JEFFERSON CITY - Preliminary figures released by the Missouri Department of Transportation for 2008 show only one cross-median highway death where guard cable was installed.
Guard cable installation has been complete on the state's two major interstates - 70 and 44 - for several years with tremendous results. In 2002, with only limited miles of guard cable installed on I-70, there were 24 cross-median fatalities. In 2008, preliminary statistics show there was one such fatality. I-44 had 25 crossover deaths in 2006. That number dropped to zero in 2008 thanks to the guard cable.
"When you think of the lives we've saved with something as simple as median guard cables, it's phenomenal," MoDOT Director Pete Rahn said. "These statistics aren't just numbers - they're family members and friends who are alive today thanks to these highway safety improvements."
The American Society of Civil Engineers has cited the success of Missouri's median guard cables in reducing highway deaths in its 2009 Report Card for America's Infrastructure. The society's recently released report card gave the nation's infrastructure a grade of D and said a five-year investment of $2.2 trillion is needed for improvement. However, it also cited positive examples, such as Missouri's guard cable installation, that demonstrate progress is being made.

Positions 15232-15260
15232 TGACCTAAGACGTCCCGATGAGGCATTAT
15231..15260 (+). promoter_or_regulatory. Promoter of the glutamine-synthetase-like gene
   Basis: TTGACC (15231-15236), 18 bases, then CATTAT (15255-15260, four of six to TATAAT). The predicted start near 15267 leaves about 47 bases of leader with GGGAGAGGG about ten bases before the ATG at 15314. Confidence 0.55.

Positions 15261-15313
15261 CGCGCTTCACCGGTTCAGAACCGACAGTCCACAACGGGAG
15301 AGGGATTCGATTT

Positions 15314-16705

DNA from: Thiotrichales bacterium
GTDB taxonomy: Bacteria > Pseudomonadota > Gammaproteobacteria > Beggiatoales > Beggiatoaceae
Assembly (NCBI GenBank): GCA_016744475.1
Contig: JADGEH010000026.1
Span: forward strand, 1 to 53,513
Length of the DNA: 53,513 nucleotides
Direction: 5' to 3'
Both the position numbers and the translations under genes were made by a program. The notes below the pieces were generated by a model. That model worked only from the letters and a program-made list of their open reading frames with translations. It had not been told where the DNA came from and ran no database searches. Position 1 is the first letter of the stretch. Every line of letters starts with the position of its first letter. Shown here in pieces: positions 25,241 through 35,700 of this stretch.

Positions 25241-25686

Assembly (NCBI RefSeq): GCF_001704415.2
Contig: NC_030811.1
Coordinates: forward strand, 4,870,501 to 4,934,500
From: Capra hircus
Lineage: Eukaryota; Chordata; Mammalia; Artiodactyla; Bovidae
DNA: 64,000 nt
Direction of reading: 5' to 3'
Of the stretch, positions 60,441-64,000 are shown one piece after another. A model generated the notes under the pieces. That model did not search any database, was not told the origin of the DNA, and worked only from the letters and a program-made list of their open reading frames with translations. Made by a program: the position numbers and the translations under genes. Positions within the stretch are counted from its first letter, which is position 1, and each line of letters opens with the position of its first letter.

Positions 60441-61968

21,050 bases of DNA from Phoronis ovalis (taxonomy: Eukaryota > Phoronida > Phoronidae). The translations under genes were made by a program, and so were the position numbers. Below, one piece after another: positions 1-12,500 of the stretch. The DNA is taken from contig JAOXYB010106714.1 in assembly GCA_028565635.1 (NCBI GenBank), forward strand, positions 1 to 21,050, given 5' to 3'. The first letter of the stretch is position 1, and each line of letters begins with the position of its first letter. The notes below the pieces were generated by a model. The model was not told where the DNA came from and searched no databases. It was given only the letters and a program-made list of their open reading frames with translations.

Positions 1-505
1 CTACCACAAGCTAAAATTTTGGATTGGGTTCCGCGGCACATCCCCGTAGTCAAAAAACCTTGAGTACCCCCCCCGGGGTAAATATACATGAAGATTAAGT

"The cable barriers have performed successfully in Missouri, catching over 95 percent of vehicles entering the median," the report stated. "Most importantly, it is saving lives."
MoDOT has installed about 550 miles of guard cable in medians of the state's busiest highways - Interstates 70, 44, 29, 35, 55 and 435 and Route 67 - where congested, high-speed traffic was resulting in vehicles crossing medians and colliding head-on with vehicles going in the other direction. Additional guard cable will be installed on Interstate 470 and Routes 63 and 65 in the next few years.
Median guard cable, made of three strands of steel cable, is designed to "catch" a vehicle before it crosses into the opposing traffic lanes, bringing it to a stop before it collides with other vehicles. It's generally used where medians are 60 feet wide or less.
You can find the American Society of Civil Engineers' full report at http://www.infrastructurereportcard.org/